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by mana on August 31st, 2014

View from Mesocco Castle, ©

View from Mesocco Castle, © Chez Mana

In the summer of 2014, I developed a rare affinity for Switzerland. I was not attracted to Switzerland because it is a center for finance, or because it is clean, safe, and efficient. I saw beautiful mountains and lakes. On rainy days, I visited museums and got to know the work of the Swiss artists. My mind was flooded with images. As I traveled all around the country, I thought about how these images affect the viewer.

When I could not see blue skies, I could find them in the paintings of Ferdinand Hodler. He transported me to nature and confronted me with its power.

Ferdinand Hodler, "Silvaplanersee," 1907

Ferdinand Hodler, “Silvaplanersee,” 1907

Hodler depicts the summits and calm blue lake with a directness that connects the viewer to the essence of the scene. The horizontal line of the lake shore evokes stability and calm while the vertical peaks suggest the power of nature. Hodler uses blue in his paintings to show transcendence and spirituality, and red to represent the energy of life.

Robert  Zünd, "The Oak Forest," 1882

Robert Zünd, “The Oak Forest,” 1882

Robert Zünd, an earlier Swiss artist, was a master of naturalistic landscape painting. By contrast, Ferdinand Hodler’s style evolved from a realistic to a symbolic one. Parallelism is an important organizing principle in Hodler’s work. The repetition of similar forms, intensifies our perception and shows the underlying unity of nature. His paintings explore the power of parallelism.

Hodler considered “The Night” to be his “first painting” because its unveiling was when his career really began. The painting was rejected in Geneva because of its sexual content but was accepted in Paris with huge success. The repeated forms of the sleeping men and women create a strong contrast to the lone figure (Hodler himself) who has been awakened by the spirit of Death.

Ferdinand Hodler, "The

Ferdinand Hodler, “The Night, ” 1899-1890

Although Zünd creates beautiful landscapes, Hodler’s paintings move me more.
What is it about an image that makes you feel a certain way? This question has been discussed through the ages by philosophers and artists. Now science has given us new insights.

Neurobiologist Semir Zeki has done research showing that specific areas of the brain respond to beauty or ugliness in measurable ways. He has found the exact relationship between seeing an image and what happens next in the brain.

One aspect of Zeki’s result is that very different aesthetic stimuli can produce similar activity in the brain.

While visiting the Ecole Polytechnique in Lausanne, I discovered the Rolex Learning Center. Its astonishing architecture was conceived by Kazuyo Sejima and Ryue Nishizawa.

The Rolex Learning Center

The Rolex Learning Center

From the sky, it looks like a piece of Swiss cheese, full of holes. When you enter the building, you see the curved lines, the hilly ascents, the glass, and the circles where students assemble. The space feels fluid and unbounded. While Frank Lloyd Wright projected interior spaces outside at Fallingwater, Sejima and Nishizawa do the opposite. Like Zünd and Hodler paintings, the architecture brings the outdoors inside.

In Zürich, the Rietberg Museum has a vast collection of non-Western art representing the cultures of Tibet, China, Japan, Iran, India, the Congo, Himalaya, and other regions. I found myself particularly interested in the many statues of Buddha. Buddhist art is not driven by the quest for beauty, but rather wants to show the nature of the Buddha. The devotion of the artist expresses itself in works that are dignified and sublime. The statues of Buddha, even when you don’t know much about Buddhism, create a contemplative and reverential feeling.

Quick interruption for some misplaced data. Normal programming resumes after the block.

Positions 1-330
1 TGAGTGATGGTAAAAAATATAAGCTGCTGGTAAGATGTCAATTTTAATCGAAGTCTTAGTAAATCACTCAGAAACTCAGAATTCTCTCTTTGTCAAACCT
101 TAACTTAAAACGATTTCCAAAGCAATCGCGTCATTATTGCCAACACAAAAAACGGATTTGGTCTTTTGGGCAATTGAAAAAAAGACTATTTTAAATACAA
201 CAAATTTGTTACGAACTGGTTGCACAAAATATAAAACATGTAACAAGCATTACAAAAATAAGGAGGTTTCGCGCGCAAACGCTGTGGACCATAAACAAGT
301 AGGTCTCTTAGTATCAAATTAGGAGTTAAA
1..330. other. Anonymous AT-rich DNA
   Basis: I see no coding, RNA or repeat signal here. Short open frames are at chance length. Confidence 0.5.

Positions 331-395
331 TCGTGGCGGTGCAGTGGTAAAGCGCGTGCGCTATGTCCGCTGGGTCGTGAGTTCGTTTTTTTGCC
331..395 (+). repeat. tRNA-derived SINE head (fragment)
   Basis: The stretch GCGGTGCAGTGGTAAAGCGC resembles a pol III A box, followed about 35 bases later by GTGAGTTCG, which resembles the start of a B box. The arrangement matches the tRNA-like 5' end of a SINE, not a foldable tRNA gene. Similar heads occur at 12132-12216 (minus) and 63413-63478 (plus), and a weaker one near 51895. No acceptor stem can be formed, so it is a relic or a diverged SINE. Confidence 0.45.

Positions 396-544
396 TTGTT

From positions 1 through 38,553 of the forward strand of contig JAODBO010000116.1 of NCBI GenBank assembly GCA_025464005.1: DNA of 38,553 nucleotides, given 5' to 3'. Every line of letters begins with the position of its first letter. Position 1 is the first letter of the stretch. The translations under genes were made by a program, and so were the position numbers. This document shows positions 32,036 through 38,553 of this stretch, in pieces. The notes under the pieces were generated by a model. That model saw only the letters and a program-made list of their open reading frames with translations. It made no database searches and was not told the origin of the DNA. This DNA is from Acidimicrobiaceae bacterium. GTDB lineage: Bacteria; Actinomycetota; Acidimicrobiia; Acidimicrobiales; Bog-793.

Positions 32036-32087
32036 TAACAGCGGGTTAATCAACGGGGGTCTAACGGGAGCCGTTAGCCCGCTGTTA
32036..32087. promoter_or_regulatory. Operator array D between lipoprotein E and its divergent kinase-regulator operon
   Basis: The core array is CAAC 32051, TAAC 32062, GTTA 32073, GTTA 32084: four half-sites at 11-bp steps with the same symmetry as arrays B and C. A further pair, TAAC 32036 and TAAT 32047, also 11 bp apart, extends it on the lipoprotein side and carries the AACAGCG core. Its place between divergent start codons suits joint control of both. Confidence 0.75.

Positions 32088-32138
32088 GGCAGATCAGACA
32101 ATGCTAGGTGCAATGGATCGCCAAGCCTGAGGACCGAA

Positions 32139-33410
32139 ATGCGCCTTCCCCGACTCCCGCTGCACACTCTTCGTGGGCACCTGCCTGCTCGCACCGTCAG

Head of Buddha, Indonesian, 9th century

Head of Buddha, Indonesian, 9th century

The body of the Buddha exhibits 32 major characteristics and 80 minor ones. These include long, slender fingers, full, round shoulders, and soft, curly hair. Images of Buddha portray these characteristics, and as a result, Buddhas from India to China made across many centuries have an easily recognized appearance. The artist’s control of these elements, for instance, the symbolic choice of dress and hair, allows a multitude of forms of expression, reflecting the plenitude and diversity of our being. Whether the Buddha is meditative or awakened, the images share a radiance that is deeply moving.

Using images to express ideas in tangible form has been with mankind since its beginning. Images affect us, show our ideas and our cultures, and also help us guide others. We look at these images in search of feelings and new discoveries.

Stephanie Poulard, "Illuminations 4," 2013

Stéphanie Poulard, “Illuminations 4,” 2013

French artist Stéphanie Ciampossin-Poulard lives in Clans, a small town in the mountains above Nice. I recently met her in Paris. She is an excellent listener and observer, a very deep, introspective and sensitive person. Stéphanie likes to experiment with different forms of art, from dance and theater to photography and painting. She has created a series of photos using a technique called cyanotype. She calls it à la lumière diluvienne, a flood of light. Light pours through the dark portions of an image and unexpected patterns are revealed. Poulard describes this as creation by subtraction. The image is formed from the absence of an image. When I look at Stéphanie’s work, I feel the same as looking at Buddha’s face. I feel connected, centered and calm. I will be writing more about her in the future.

Artists can create the same feelings with so many different styles and techniques. Paris too had a very rainy summer and I continued the same quest for images in Paris.

From → Musings

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